Pre-Columbian, Central Mexico, Guerrero region, Chontal, Late Preclassic period, ca. 300 to 100 BCE. A gorgeous face mask of an oblong form, hand-carved from an attractive stone of deep grey-green hues with wonderful creamy white veining patterns. The minimalist visage features a pair of inset ovoid eyes that likely once held stone or shell inlays beneath arched brows, long bar-shaped ears, a prominent nose, and an open mouth. Chontal stone sculpture deviates from the earlier Guerrero-region sculptural style by being more naturalistic rather than highly abstracted geometric human figures made by the Mezcala, and that development is seen here. The name “Chontal” probably comes from the Aztec, who called the people of this region “Chontales”. A wonderful example that is biconically drilled behind the temples. Size: 3.8″ W x 6″ H (9.7 cm x 15.2 cm); 8.75″ H (22.2 cm) on included custom stand.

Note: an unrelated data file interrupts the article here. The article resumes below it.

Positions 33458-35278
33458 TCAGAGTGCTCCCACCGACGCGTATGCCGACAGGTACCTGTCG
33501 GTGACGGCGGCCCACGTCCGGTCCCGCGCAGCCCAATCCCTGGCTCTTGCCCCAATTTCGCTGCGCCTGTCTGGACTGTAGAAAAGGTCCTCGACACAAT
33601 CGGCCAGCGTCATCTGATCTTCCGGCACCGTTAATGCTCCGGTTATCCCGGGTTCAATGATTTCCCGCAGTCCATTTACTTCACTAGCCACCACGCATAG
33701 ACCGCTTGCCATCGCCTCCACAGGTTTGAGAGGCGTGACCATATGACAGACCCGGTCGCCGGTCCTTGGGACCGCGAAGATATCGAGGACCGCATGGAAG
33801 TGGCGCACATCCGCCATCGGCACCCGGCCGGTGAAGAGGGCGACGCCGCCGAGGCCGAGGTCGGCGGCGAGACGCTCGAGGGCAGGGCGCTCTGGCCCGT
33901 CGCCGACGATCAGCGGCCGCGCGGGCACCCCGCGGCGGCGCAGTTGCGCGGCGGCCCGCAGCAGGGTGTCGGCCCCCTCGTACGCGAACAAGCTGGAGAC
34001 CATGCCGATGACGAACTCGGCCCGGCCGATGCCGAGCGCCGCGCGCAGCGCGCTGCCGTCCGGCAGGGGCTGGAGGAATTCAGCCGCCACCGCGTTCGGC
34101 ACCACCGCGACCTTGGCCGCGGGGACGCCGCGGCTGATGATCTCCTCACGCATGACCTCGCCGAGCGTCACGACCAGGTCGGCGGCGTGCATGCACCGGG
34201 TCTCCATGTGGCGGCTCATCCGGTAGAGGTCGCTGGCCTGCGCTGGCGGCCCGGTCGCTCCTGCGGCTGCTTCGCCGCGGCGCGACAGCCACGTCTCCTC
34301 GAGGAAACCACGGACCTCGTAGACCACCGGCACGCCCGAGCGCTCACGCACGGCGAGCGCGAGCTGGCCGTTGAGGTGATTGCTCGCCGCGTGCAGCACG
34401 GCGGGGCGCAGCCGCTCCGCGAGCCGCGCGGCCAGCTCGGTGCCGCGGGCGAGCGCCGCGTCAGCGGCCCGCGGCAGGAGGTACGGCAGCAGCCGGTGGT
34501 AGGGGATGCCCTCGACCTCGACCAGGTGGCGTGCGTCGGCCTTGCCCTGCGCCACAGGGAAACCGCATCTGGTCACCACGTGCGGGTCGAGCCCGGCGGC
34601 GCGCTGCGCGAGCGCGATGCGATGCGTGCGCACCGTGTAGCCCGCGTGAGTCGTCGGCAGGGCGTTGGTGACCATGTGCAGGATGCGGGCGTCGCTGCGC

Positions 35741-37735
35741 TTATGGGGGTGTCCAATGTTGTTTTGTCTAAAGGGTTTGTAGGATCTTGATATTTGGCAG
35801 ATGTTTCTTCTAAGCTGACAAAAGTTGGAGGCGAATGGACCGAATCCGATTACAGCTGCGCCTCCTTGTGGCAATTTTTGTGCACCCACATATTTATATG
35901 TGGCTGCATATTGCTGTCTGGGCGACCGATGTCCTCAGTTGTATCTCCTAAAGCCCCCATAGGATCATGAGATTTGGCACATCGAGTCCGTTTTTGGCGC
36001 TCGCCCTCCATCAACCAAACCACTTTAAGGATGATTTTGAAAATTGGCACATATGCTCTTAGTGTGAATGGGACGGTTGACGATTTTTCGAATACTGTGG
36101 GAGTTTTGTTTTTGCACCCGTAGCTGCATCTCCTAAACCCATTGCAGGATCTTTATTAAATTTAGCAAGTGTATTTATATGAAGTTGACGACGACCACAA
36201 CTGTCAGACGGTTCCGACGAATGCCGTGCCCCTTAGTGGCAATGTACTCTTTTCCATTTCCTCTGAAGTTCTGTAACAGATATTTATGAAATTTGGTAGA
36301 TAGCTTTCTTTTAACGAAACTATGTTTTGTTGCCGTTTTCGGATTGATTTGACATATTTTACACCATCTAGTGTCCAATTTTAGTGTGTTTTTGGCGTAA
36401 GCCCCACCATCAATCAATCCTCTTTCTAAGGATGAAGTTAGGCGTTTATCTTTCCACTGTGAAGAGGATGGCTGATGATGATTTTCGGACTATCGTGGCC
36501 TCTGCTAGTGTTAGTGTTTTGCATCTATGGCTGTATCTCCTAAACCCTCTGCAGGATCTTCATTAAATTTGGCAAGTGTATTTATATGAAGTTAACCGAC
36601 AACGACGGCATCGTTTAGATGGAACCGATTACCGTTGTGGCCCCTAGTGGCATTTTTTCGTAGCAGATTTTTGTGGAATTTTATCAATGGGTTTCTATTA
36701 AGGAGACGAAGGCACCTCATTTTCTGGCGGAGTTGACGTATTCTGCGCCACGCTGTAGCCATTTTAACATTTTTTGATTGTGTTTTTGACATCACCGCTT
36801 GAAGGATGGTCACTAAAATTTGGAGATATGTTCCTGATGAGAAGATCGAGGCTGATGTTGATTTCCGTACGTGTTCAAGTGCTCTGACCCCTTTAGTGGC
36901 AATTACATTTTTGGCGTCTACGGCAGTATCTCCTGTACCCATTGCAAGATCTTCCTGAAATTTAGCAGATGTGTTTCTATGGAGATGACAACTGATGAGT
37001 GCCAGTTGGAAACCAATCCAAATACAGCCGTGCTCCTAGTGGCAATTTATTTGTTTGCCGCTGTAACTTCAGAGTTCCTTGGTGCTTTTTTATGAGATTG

Provenance: ex- William B. Jaffee collection, acquired in 1969
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One ear is repaired. This is well done and very unobtrusive. Surface is abraded and weathered but form and details are well preserved. Great deposits on surface.